Posts Tagged ‘America Online’

Section 230

December 4, 2019

The title of this post is identical to he title of one of the fixes needed for the internet proposed in Richard Stengel’s informative work, Information Wars. New legislation is needed to create an information environment that is more transparent, more consumer-focused, and makes the creators and purveyors of disinformation more accountable. Stengel calls this section legislations’s original sin, the Communicates Decency Act (CDA) of 1996. The CDA was one of the first attempts by Congress to regulate the internet. Section 230 of this act says that online platforms and their users are not considered publishers and have immunity from being sued for the content they post. It reads No provider or user of an interactive computer service shall be treated as the publisher or speaker of any information provided by another information content provider. Congress’s motivation back in 1996 was not so much to shield these new platforms as to protect free speech. Congress didn’t want the government to police these platforms and thereby potentially restrict freedom of speech—it wanted the platforms to police themselves. Congress worried that if the platforms were considered publishers, they would be too draconian in policing their content and put a chill on the creation of content by third parties. The courts had suggested that if a platform exercised editorial control by removing offensive language, that made it a publisher and therefore liable for the content on its site. The idea of Section 230 was to give these companies a “safe harbor” to screen harmful content. The reasoning was that if they received a general immunity, they would be freer to remove antisocial content that violated their terms of service without violating constitutional free speech provisions.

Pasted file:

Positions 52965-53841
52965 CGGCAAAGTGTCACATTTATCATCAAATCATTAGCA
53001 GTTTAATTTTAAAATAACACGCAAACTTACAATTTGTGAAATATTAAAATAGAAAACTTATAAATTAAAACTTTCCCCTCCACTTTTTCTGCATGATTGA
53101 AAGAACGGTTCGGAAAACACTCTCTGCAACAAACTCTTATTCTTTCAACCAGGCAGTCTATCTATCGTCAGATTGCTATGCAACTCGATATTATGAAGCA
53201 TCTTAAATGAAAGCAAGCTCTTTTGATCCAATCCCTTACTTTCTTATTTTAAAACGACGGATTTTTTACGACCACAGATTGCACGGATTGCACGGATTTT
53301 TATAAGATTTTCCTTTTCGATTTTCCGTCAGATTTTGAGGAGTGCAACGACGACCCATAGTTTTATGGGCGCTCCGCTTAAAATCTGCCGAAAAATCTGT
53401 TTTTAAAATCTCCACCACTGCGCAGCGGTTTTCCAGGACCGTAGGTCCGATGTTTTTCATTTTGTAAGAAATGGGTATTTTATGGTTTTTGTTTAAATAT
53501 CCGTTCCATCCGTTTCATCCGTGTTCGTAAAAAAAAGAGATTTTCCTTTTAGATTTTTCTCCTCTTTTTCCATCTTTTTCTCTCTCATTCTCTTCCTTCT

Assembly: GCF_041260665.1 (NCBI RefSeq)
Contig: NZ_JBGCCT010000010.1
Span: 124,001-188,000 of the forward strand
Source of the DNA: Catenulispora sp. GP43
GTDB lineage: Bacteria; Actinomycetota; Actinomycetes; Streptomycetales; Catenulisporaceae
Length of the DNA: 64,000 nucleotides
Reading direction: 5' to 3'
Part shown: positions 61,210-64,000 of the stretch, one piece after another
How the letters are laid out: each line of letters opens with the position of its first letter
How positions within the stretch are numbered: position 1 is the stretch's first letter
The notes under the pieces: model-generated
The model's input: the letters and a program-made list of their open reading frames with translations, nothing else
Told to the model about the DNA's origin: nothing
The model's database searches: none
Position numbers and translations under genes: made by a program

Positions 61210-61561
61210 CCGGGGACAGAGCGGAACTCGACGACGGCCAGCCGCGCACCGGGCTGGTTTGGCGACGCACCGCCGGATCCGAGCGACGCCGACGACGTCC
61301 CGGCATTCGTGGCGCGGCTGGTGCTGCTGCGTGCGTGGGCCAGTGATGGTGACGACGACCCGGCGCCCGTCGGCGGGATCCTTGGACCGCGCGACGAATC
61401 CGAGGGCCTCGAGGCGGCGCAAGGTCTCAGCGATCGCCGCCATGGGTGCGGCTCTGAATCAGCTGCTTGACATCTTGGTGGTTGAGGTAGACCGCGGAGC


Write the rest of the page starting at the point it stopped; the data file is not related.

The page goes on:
Focus on the year this act was passed. This was the era of America Online, CompuServe, Netscape, Yahoo and Prodigy. That was a different world and there was no way to anticipate the problems brought by Facebook. Stengel notes that Facebook is not like the old AT&T. Facebook makes money off the content it hosts and distributes,. They just call it “sharing.” Facebook makes the same amount off ad revenue from shared content that is false as from shared content that is true. Note that this problem is not unique to Facebook, but perhaps Facebook is the most prominent example.

Stengel continues, “If Section 230 was meant to encourage platforms to limit content that is false or misleading, it’s failed. No traditional publisher could survive if it put out the false and untrue content that these platforms do. It would be constantly sued. The law must incentivize the platform companies to be proactive and accountable to fighting disinformation. Demonstrable false information needs to be removed from the platforms. And that’s just the beginning.”

Stengel concludes this section as follows: “But let’s be realistic. The companies will fight tooth and nail to keep their immunity. So, revising Section 230 must encourage them to make good-faith efforts to police their content, without making them responsible for every phrase or sentence on their services. It’s unrealistic to expect these platforms to vet every tweet or post. One way to do this is to revise the language of the CDA to say that no platforms that make a good faith effort to fulfill its responsibility to delete harmful content and provide information to users about that content can be liable for the damage that it does start. It’s a start.”